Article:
The vaginectomy, also known as vaginal colpectomy, is one the of the surgical procedures performed in female to male (FtM) sex reassignment surgery (SRS).
The surgery consists of two steps:
- Colpectomy, which is the excision and removal of the vaginal lining
- Colpocleisis, which is the surgical closure of the vagina by applying sutures throughout the vaginal canal
The vaginectomy is generally part of a set of procedures and not performed by itself; such procedures are the hysterosalpingo-oophorectomy, the metoidioplasty or the phalloplasty with urethral lengthening and the scrotoplasty.
Types of Surgery
Generally speaking, and not in the specific case of sex reassignment surgery for transmen, there are different procedures known as vaginectomy:
- Partial Vaginectomy, when only part of the vaginal tissues are excised. It is a type of surgery performed in oncological patients when the tumors are small and localized, affecting only the mucous membrane of the vagina.
- Total Vaginectomy, when all vaginal tissues are excised. It can be performed in cancer patients when the tumor is not localized, or in gynecological patients suffering from uterine or vaginal prolapse, or in transgender patients during their transition from female to male and where part of the anterior tissues close to the urethra will be spared to perform the urethral lengthening.
- Radical Vaginectomy, when all vaginal and paravaginal tissues (surrounding the vagina) are removed. It is an invasive and radical surgery usually performed in case of advanced stage cancer.
Reasons for vaginectomy in transgender men
The most obvious reason why transmen undergo a vaginectomy is clearly that of removing the female sexual organs since they are not congruent with their gender identity and might cause gender dysphoria.
Another reason why they seek this surgery is that by removing all vaginal tissues there is no more need to undergo periodic gynecological examinations and pap tests, as well as there are no more secretions produced by the vaginal lining. Moreover, hormone replacement therapy with testosterone leads to atrophic changes of the mucous membrane of the vagina which can cause itching, burning sensation, discomfort and other issues; by undergoing the vaginectomy all these symptoms will disappear.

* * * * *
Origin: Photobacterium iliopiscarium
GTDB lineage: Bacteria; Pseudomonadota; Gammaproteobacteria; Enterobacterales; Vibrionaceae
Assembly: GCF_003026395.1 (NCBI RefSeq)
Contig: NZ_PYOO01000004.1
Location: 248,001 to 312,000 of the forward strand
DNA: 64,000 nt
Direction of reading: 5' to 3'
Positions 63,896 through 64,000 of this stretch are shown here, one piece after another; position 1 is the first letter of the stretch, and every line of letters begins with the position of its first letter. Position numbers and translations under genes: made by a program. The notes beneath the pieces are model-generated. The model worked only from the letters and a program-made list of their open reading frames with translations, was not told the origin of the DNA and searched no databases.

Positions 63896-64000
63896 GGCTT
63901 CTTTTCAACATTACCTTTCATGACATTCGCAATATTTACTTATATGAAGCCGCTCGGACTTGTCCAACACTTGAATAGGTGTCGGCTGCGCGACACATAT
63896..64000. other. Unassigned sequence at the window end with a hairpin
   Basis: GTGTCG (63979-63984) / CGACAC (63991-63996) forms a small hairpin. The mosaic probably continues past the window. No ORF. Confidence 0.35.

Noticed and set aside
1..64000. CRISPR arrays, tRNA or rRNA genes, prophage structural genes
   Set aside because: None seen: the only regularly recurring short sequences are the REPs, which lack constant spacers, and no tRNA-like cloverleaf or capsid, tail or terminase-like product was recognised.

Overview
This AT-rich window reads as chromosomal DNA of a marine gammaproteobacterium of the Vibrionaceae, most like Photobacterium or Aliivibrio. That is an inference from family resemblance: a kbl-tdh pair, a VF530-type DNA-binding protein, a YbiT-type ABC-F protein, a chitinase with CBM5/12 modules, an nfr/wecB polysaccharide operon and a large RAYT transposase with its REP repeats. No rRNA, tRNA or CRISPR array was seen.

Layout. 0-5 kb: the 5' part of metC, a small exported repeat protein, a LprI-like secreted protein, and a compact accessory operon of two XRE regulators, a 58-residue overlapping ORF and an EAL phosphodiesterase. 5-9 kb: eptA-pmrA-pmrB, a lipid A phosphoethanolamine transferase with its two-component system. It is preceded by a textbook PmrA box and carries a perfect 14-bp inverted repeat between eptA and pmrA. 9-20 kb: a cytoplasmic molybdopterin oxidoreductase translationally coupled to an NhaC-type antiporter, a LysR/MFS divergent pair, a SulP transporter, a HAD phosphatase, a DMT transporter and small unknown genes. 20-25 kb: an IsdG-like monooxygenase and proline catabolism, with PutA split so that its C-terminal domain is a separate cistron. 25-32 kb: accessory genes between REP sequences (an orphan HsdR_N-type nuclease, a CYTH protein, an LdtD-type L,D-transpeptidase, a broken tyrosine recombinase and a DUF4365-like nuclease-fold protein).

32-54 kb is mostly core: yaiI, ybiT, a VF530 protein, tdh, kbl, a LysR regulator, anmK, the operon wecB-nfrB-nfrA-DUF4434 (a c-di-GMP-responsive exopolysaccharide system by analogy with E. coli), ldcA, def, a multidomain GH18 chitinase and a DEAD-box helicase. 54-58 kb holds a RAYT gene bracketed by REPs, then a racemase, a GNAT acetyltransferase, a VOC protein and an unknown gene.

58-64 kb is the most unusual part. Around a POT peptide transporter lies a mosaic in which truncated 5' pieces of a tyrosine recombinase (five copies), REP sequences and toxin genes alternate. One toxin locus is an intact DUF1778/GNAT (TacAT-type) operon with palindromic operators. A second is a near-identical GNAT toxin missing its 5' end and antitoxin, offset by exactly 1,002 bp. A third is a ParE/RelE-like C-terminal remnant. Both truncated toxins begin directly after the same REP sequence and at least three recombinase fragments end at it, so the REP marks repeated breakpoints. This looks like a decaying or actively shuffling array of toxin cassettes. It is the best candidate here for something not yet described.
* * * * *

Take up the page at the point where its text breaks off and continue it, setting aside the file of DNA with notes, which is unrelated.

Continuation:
In addition, from published medical papers, it appears that undergoing a vaginectomy while also performing a phalloplasty allows for the use of vascularized vaginal vestibule tissues to perform the urethral lengthening which results in a lower rate of complications such as fistulas and urethral strictures which need corrective surgery. Thanks to the urethroplasty, the patient can urinate while standing which would otherwise not be possible.
The vaginectomy procedure
Vaginectomy is an invasive or major surgery which requires an inpatient hospital stay.
Surgery is performed under general anesthesia and is usually done in combination with other procedures such as the hysterosalpingo-oophorectomy and the genital reconstruction by either phalloplasty or metoidioplasty with urethral lengthening and the scrotoplasty.